Practical Tips for Dealing With Cat Urine

Cat urine cleaner

Dealing with cat urine is one of the most difficult parts of owning a cat. Regular household cleaning products will not get rid of the stains or odor, but there are some tried-and-true methods pet owners have perfected over the years. Get tips on which cleaning methods work best.

How to Clean Up Cat Pee

Like all urine, cat urine is mainly made up of urea, urochrome and uric acid. Uric acid is the component of urine which makes it so hard to clean. Most cleaning products will get rid of urea and urochrome, often creating the illusion that the urine has been removed. However, uric acid is made of crystals which are non-soluble and bond tightly with surfaces, thus traditional cleaning products cannot break them loose or dissolve them. When the other components of urine are removed, the appearance and odor often go away temporarily, only to come back when the area becomes damp. The traces left behind may not be noticeable to humans, but cats can still smell them and are attracted to the area for urination.

Effective methods for getting rid of cat urine vary depending on the age of the stain. There are several methods. You may even want to try a combination of methods to completely clean the area.

Blot First

The first step to cleaning up any urine accident is blotting up as much of the liquid as you can. Once you've done that, it's time to apply one of the following cleaning solutions.


For immediate cleaning, try white vinegar first. If the urine is on a solid surface, such as linoleum, a 50/50 mixture of vinegar and water in a spray bottle should work just fine. For fabric and carpets, try to absorb the urine first with paper towels. Then, saturate the area with vinegar. Let the area soak and air dry. This may take more than one application. If the odor is still there in a couple of days, or if your cat keeps returning to the area to urinate, you will need to use an enzyme cleaner.

Enzyme Cleaners

There are many brands of enzyme cleaners. Some work very well. Others seem to do nothing at all. An effective enzyme cleaner actually eats the uric acid crystals. The key to making an enzyme cleaner work is time, patience and saturation. Enzymes take time to do their job and the area must stay moist or they stop working. One way to keep the area from drying out is to cover it with plastic. Dry stains should be moistened, not soaked, with water prior to application of the enzyme cleaner. Very old stains may require several applications before all of the uric acid is removed. Popular enzyme cleaners that can be found at most pet stores include brands such as:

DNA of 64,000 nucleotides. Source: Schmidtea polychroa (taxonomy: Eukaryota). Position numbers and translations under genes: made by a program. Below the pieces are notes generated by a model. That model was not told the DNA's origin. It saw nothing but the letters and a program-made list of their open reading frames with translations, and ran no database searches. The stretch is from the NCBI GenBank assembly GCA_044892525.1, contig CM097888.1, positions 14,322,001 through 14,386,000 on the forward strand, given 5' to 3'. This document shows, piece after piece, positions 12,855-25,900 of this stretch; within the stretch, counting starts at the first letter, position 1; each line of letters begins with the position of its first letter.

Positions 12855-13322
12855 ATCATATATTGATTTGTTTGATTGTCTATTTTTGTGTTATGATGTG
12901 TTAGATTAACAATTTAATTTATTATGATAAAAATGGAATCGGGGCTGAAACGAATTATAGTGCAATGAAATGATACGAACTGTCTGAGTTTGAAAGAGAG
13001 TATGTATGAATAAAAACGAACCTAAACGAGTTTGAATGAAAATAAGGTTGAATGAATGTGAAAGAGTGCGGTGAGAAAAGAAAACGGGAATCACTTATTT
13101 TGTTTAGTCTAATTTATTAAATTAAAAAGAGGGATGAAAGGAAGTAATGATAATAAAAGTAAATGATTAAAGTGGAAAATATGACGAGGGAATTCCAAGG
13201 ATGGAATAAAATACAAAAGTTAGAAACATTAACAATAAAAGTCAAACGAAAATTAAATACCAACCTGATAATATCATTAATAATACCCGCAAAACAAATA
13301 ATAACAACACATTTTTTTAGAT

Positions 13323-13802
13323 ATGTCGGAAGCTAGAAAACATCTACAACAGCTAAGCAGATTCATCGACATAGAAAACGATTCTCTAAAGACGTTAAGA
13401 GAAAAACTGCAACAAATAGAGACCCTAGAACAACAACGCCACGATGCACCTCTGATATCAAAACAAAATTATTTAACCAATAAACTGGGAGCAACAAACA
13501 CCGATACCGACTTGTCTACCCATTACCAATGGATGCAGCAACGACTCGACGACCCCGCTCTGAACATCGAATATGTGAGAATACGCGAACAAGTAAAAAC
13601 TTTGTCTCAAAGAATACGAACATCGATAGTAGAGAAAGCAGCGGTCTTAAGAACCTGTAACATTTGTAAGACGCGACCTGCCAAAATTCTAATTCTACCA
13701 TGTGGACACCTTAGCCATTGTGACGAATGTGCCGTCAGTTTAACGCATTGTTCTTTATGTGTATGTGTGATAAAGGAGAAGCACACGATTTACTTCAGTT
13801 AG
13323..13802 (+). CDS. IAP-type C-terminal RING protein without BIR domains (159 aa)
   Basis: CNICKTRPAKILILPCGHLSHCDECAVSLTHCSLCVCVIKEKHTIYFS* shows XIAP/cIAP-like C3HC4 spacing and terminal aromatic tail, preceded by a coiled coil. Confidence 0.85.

Urinating in Inappropriate Places

Cats learn to use the litter box with virtually no training. It is instinctive and they prefer to live in a clean place. Prevention is far easier than cleaning up cat urine. When cats urinate away from the litter box, there is always a reason.

Litter Box Problems

Most cats will not use a dirty litter box. If your cat is frequently "going outside the box", make sure that the litter is changed frequently. Some cats are pickier than others about this. Some cats will stop using a litter box that has been moved, is not in a private location, or that is being used by other cats. So, keep the box very clean and provide one box for every cat in your home.

Marking Territory

Urinating is a marking behavior. Sick cats, cats under stress, and cats that feel threatened by the presence of a new pet will often spray to mark their territory and to feel more secure. Old urine stains may be causing the problem. If a cat is spraying, the urine will usually be up high, about nose level for the cat, rather than on the floor, unless the cat is covering the smell of old urine. Even urine that is imperceivable to humans can be smelled by cats and dogs. They will continue to use the spot if there is any residue left behind. Spaying and neutering will often solve this behavior, so consult your vet about this issue and have your cat examined to see if an illness might be involved before you make any decision about altering your pet.

Health Problems

Urinating in inappropriate places may be a sign of health problems. Bladder infections, kidney problems and crystals in the urine are some of the many health problems which may cause a cat to urinate in strange places. If your cat has always been good about using the litter box, and no changes have occurred within the household, take him to the vet right away. He could have a life-threatening illness.

The Long Haul

Almost every cat owner will have to deal with a few urine mishaps over the course of their pet's lifetime. An effective cleanser is the quickest solution. However, the potential of any cleansing agent can be exhausted by continuous use, particularly if you have carpets or porous wood flooring. Pet owners who find themselves repeatedly dealing with cat urine odors may become almost immune to the smell of their own home. However, your guests may not be as forgiving. Do keep in mind that if such cat urine problems become concentrated and uncontrollable, you may eventually be up for some serious home renovation.

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Practical Tips for Dealing With Cat Urine